Although most of the material is known to me, the posts in this thread are thoroughly enjoyable to read.  And that story about Hinson "capturing" a boat was a new one and a delight.

Ah, then you will love the tale of Simon Girty.
A TRUE BAD ASS! If you have a few bucks, I think that I grabbed this book for around seven bucks on the kindle. A great read.


Re: Military History
« Reply #16 on: November 30, 2018, 06:51:45 AM »


Simon Girty was an important frontiersman in the Ohio Country in the years before, during, and after the American Revolution.

Girty was born in 1741 in Chambers Mill, Pennsylvania. American Indians eventually killed Girty's father. By the time Girty was fourteen his family had moved to Sherman's Creek in eastern Pennsylvania. During the French and Indian War, the Girtys, fearful of attack, sought refuge in Fort Granville. In 1755, a combined army of French soldiers and their American Indian allies captured the fort, taking several British colonists captive including Girty. He was first taken to Kittanning, a Delaware town, but he eventually found himself in the hands of the Seneca, who took him to the Ohio Country. There, he was adopted into the Seneca nation. Girty seemed to enjoy his new surroundings, spending his late teens learning the language and customs of the Senecas.

In 1758, a British army commanded by General John Forbes captured a major French outpost in the Ohio Country, Fort Duquesne. Their French allies having yielded to the British, the Seneca signed a peace agreement with the English in 1759 and agreed to return all captives. The natives returned Girty to his mother, and he spent the next several years as a struggling farmer. He also served as an interpreter for traders seeking furs from the Delaware in western Pennsylvania.

As more British colonists moved into the area, sparking tensions with local American Indians, British officials enlisted Girty's help in negotiating treaties. Throughout the late 1760s and early 1770s, he served as an interpreter at Fort Dunmore (formerly Fort Duquesne and subsequently Fort Pitt). He also assisted Lord Dunmore in Lord Dunmore's War as a scout and interpreter.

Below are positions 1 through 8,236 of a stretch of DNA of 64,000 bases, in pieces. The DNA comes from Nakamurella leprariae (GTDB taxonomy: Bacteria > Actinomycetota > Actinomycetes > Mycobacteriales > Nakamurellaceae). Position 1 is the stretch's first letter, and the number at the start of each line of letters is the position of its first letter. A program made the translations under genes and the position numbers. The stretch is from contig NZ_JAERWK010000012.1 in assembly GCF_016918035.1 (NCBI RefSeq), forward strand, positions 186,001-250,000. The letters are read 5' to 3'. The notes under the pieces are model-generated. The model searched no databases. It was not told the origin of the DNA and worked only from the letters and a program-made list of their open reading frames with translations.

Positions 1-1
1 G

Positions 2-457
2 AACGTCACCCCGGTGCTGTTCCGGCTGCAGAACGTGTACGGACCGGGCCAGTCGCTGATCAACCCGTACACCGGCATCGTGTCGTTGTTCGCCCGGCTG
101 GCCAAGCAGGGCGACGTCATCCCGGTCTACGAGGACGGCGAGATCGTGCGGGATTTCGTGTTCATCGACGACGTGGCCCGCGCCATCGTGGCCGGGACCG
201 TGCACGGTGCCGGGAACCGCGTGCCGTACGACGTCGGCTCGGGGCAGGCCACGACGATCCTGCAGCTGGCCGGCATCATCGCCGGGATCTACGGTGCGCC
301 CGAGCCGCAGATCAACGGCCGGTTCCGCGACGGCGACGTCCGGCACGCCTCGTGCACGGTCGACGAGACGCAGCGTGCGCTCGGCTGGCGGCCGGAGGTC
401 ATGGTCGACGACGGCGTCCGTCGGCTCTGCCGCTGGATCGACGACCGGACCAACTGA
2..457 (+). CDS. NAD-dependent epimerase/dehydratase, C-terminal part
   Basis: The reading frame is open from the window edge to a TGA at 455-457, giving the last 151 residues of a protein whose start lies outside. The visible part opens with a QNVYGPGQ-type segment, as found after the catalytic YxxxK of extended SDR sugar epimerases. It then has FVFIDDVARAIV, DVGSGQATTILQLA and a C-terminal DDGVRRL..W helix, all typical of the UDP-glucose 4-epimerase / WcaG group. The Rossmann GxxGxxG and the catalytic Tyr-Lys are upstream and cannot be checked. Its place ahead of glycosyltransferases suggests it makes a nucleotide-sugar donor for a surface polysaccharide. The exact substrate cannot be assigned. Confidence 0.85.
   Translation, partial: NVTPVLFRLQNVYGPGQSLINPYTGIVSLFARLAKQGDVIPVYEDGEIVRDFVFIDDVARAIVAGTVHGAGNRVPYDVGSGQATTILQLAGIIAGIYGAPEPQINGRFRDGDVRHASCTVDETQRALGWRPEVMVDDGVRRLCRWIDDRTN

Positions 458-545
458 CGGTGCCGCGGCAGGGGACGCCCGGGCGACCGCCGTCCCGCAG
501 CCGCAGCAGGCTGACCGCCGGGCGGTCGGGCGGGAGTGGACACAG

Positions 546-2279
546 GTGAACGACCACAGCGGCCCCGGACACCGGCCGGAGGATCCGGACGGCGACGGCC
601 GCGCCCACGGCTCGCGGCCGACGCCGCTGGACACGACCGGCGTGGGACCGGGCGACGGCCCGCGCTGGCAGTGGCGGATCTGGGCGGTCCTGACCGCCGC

With the outbreak of the American Revolution, both the British and Americans sought Girty's assistance. Each side hoped Girty's knowledge of American Indian language and customs in the Ohio region would help them secure alliances among the various tribes in western Pennsylvania and Ohio. The frontiersman first sided with the Americans, assisting General James Wood in 1775 in negotiations with the Shawnee, the Seneca, the Delaware, and the Wyandot. Girty did not like the structure of military life and frequently clashed with his superiors. He was eventually discharged from the U.S. military and, in September 1777, was even arrested and charged with treason for supposedly helping plan the seizure of Fort Pitt. The conspirators reportedly hoped to massacre the fort's residents and then turn it over to the British. U.S. authorities eventually acquitted Girty, but his desire to help the U.S. had evaporated. On March 28, 1778, the frontiersman left Fort Pitt and offered his services to the British military in Detroit.

From 1778 until the American Revolution's conclusion in 1783, Girty served as an interpreter for the British among American Indians in the Ohio Country. He also led American Indians in several attacks on U.S. soldiers, including laying siege to the American garrison at Fort Laurens in eastern Ohio in 1779. He also assisted in the removal of Moravian missionaries, such as David Zeisberger and John Heckewelder, along with their American Indian converts, from along the Tuscarawas River to Upper Sandusky, where the British could more easily watch them. U.S. authorities labeled Girty a traitor and even offered a reward of eight hundred dollars for his capture or death.

During the war, Girty earned a reputation for his brutality. He supposedly had no misgivings about killing others or about watching them be tortured to death. He became well known for not ending the suffering of Colonel William Crawford in 1782. The Delawares captured Crawford and tortured him before executing him in retaliation for the Gnadenhutten Massacre a few months earlier. During this incident, Pennsylvania militia murdered ninety-six Delaware men, women, and children. Before killing Crawford, his executioners marked him for death by painting his face black. The Delawares eventually burned Crawford at the stake. During his torture, Crawford reportedly begged Girty, who was in attendance, to shoot him. Girty refused. If he had fulfilled Crawford's wish, the American Indians would most likely have killed Girty for not allowing them to attain justice in their own way. Americans later vilified him for allowing the episode to proceed. Girty was a man walking between two different worlds. It was a fine line to walk, because if he offended either side, the result could have been his death.

Upon the American Revolution's conclusion, Girty continued to assist American Indians in resisting American settlement of the Ohio Country. He played an active role in the defeat of General Arthur St. Clair and his army in 1791. He also participated in the Battle of Fallen Timbers in 1794. Following the natives' defeat at Fallen Timbers at the hands of General Anthony Wayne, many American Indians residing in Ohio realized that they would have to make peace with the U.S. and thus refused Girty's continued demands for resistance against white settlement. He spent the next several years near Detroit, but after the British abandoned that community, Girty sought safety in Canada. He died there in 1818.

Re: Military History
« Reply #17 on: November 30, 2018, 07:03:56 AM »